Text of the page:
Mary Celestia Parler
December 22, 1954
Reel 205, Item 4
("an Irish prize-fighter's song")
Come all you bold Irish and listen to me,
I'll sing you the praises of John Morrissey,
Who's lately been challenged for five thousand pound,
By Ned the black man from Mulberry Town.
'Twas the fourteenth of April, this row was to hold,
When thousands assembled with silver and gold;
Twenty-to-one was the cry on black Ned,
That Morrissey the Irishman would be killed dead.
'Bout six in the morning, this row it begin,
When stripped to the buff and jumped into the ring,
"Lay down your belt, Black Ned," he did say,
"For your life I shall have in the ring of this day."
John Morrissey jumped into the ring like a bear,
Saying, "Here stands the form of an Irishman here,
Who had never been conquered by white, black, nor brown,
While known by the Irishmen here all around."
They fought from the first round right up to the tenth,
When Morrissey received several blows on the belt,
From the tenth right up to the twentieth round,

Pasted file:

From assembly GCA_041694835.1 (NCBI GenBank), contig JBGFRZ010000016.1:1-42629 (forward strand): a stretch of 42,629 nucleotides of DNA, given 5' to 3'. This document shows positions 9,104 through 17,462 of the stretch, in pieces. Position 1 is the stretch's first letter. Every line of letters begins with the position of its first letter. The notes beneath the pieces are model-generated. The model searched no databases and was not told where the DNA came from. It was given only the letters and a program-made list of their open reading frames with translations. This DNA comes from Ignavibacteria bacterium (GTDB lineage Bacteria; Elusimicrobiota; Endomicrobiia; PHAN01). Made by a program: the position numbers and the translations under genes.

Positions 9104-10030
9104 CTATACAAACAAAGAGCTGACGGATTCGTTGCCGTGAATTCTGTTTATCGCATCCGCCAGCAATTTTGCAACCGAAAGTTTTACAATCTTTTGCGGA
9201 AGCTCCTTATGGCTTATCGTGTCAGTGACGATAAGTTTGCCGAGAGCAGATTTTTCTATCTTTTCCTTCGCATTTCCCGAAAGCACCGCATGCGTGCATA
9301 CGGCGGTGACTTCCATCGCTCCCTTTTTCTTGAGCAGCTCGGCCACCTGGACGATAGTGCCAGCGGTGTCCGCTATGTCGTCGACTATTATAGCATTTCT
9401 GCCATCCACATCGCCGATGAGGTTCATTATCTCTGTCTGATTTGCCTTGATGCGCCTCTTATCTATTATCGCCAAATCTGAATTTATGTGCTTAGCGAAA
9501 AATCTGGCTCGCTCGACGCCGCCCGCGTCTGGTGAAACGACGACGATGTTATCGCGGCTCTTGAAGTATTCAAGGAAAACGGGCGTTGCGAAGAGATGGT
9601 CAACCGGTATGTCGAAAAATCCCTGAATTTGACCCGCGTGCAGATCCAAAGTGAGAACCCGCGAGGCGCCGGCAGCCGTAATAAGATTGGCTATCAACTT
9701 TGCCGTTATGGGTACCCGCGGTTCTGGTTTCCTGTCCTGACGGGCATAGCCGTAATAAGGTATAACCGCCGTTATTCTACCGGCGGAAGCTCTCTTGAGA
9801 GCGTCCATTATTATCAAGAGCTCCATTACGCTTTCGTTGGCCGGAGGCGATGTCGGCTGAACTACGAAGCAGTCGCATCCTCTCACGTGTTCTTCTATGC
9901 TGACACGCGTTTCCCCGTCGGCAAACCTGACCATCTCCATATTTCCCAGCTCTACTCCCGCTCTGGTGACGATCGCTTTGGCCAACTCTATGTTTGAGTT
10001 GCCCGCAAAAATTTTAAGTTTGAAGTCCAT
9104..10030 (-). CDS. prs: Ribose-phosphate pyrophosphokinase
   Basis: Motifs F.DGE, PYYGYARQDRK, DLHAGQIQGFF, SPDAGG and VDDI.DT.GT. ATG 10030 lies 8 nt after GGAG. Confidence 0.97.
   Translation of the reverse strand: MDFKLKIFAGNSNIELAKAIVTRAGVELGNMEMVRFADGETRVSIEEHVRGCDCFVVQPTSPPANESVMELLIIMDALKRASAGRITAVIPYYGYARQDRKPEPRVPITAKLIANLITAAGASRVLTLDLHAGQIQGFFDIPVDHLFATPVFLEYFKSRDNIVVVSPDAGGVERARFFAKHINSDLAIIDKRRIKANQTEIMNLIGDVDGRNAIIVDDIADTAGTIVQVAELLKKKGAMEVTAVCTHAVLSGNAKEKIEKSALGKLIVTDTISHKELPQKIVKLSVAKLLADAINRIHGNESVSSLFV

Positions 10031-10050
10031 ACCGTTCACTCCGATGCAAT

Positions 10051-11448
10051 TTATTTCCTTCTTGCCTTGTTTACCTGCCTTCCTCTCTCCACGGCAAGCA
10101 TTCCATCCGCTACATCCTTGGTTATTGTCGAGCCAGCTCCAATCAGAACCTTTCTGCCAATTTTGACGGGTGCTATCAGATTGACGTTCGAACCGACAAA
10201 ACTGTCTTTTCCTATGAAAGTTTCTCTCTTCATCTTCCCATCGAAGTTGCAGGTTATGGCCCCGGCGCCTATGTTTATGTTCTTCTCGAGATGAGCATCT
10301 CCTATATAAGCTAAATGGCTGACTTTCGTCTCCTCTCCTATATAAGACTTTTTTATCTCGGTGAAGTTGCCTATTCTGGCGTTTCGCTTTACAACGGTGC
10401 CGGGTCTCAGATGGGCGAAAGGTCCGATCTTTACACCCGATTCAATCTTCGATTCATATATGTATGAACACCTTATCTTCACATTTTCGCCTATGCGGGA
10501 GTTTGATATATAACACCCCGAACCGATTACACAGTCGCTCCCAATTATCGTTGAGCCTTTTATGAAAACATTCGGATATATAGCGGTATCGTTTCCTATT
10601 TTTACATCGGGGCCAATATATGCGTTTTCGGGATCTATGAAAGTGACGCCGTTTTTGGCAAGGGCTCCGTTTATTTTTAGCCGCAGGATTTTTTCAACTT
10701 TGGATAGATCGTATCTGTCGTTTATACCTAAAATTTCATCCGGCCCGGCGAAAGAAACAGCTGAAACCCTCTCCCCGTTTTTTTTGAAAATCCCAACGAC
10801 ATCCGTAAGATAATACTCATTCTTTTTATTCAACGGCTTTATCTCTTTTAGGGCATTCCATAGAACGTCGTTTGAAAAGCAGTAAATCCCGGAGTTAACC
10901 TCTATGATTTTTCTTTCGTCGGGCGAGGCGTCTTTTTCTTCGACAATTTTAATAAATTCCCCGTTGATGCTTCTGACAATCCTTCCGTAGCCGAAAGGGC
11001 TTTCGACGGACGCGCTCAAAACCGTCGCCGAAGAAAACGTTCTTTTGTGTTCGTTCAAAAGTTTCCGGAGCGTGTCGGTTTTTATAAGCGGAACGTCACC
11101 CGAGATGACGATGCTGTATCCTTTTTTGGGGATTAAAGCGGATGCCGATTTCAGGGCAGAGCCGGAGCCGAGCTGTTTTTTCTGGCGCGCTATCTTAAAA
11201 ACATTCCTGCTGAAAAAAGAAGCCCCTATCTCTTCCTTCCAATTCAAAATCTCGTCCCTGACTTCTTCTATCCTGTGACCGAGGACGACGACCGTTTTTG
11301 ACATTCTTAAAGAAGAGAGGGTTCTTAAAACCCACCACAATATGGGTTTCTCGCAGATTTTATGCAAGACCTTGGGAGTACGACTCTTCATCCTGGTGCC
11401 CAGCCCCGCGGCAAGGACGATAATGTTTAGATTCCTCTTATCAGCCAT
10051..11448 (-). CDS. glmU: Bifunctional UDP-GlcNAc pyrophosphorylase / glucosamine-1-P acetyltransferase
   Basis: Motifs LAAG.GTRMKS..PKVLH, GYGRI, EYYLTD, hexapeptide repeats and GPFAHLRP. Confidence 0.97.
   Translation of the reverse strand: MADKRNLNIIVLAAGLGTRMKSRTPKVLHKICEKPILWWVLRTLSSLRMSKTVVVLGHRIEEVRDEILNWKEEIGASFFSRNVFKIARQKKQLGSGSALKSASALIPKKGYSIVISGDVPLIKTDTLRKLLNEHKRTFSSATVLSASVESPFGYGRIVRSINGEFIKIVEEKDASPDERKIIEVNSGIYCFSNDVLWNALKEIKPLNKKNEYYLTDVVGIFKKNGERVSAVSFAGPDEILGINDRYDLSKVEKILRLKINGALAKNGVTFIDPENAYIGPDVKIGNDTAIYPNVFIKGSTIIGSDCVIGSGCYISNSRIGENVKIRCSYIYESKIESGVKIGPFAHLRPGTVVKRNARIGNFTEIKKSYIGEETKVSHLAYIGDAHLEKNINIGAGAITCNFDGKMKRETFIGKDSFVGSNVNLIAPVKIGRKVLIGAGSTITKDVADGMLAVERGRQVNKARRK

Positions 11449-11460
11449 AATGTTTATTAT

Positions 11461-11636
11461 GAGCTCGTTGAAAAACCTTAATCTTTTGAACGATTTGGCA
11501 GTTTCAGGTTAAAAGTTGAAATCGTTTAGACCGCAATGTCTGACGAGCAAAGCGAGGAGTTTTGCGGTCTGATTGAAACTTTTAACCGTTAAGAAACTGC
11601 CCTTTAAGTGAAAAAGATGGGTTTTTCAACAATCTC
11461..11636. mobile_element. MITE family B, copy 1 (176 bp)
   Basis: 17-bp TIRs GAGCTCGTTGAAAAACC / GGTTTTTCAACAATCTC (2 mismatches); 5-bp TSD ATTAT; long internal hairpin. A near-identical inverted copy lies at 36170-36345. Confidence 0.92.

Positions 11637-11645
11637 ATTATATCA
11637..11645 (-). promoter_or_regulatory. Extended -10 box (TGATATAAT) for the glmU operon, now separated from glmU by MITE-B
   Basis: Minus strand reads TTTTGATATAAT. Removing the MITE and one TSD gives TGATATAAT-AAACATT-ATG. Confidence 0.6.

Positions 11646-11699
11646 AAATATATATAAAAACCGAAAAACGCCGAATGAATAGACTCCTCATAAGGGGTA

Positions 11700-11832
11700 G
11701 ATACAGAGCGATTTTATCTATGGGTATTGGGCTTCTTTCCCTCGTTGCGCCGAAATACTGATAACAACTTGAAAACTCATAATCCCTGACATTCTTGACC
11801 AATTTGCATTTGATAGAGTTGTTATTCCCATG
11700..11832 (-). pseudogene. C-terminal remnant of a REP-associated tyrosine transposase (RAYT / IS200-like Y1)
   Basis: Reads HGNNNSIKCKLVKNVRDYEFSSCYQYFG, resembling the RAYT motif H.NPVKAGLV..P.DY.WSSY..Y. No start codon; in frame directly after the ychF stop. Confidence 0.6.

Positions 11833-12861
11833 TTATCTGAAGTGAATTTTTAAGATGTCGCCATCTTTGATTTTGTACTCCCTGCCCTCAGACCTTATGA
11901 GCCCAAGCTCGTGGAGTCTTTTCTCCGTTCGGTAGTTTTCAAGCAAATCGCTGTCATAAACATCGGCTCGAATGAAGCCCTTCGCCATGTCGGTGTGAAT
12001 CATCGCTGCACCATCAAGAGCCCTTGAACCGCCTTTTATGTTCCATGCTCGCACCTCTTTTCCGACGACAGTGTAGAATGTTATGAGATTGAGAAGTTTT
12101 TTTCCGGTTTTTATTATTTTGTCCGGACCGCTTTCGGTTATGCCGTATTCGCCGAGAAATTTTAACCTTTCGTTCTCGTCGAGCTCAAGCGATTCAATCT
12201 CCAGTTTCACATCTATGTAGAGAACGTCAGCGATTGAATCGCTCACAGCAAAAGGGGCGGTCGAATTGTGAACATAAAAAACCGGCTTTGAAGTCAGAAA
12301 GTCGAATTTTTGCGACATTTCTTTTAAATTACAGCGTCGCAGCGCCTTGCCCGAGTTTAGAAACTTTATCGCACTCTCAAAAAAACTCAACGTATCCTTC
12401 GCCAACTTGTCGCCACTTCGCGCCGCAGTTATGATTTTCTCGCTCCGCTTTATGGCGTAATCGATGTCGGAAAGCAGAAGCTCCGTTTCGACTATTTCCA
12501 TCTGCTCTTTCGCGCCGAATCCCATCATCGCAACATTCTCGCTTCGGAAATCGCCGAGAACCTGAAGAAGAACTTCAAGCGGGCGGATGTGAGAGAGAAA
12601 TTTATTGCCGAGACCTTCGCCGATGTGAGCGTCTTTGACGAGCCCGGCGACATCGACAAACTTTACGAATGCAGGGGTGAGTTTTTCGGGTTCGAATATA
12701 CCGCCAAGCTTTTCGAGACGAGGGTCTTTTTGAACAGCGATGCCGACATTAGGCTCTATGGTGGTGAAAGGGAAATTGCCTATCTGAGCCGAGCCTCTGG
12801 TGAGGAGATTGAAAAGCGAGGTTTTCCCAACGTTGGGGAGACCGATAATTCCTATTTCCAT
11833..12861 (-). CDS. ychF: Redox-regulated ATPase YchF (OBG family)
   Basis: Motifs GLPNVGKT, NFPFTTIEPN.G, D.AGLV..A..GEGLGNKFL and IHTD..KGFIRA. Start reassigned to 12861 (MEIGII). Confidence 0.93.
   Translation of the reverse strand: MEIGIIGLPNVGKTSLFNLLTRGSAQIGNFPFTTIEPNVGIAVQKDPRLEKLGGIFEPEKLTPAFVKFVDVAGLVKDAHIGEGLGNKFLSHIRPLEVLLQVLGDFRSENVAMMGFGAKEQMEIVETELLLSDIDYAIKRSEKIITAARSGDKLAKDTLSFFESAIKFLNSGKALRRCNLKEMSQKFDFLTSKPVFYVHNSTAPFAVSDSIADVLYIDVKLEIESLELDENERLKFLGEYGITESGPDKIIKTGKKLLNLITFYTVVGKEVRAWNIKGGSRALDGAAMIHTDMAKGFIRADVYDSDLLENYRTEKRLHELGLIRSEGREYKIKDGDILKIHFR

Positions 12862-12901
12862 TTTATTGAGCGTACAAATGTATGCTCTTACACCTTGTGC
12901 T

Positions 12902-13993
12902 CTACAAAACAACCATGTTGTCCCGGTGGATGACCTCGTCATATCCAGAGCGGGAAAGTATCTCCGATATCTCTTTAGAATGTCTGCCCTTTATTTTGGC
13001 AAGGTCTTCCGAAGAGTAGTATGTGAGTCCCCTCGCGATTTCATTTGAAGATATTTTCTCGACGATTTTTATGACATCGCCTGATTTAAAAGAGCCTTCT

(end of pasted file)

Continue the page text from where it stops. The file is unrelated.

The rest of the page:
Bled from his eyes, ears, and nose, as he lay on the ground.
He received some refreshments from his second, O'Brian,
And again he jumped into the ring like a lion,
From the twentieth up to the twenty-fifth round,
Every blow that was struck, the poor black fell to the ground.
The twenty-fifth round it was fought in great style,
And Morrissey turned to the Irish and smiled.
Then he turned to Black Ned with one powerful stroke,
And laid him for dead with five ribs of his broke.
Reel 205, Item 4, con
'Tis now the row's over, 'twas Morrissey's gain,
He whipped the black bruiser from over the main,
And never such cheering has ever been seen,
As it was on that day in old Erin so green.
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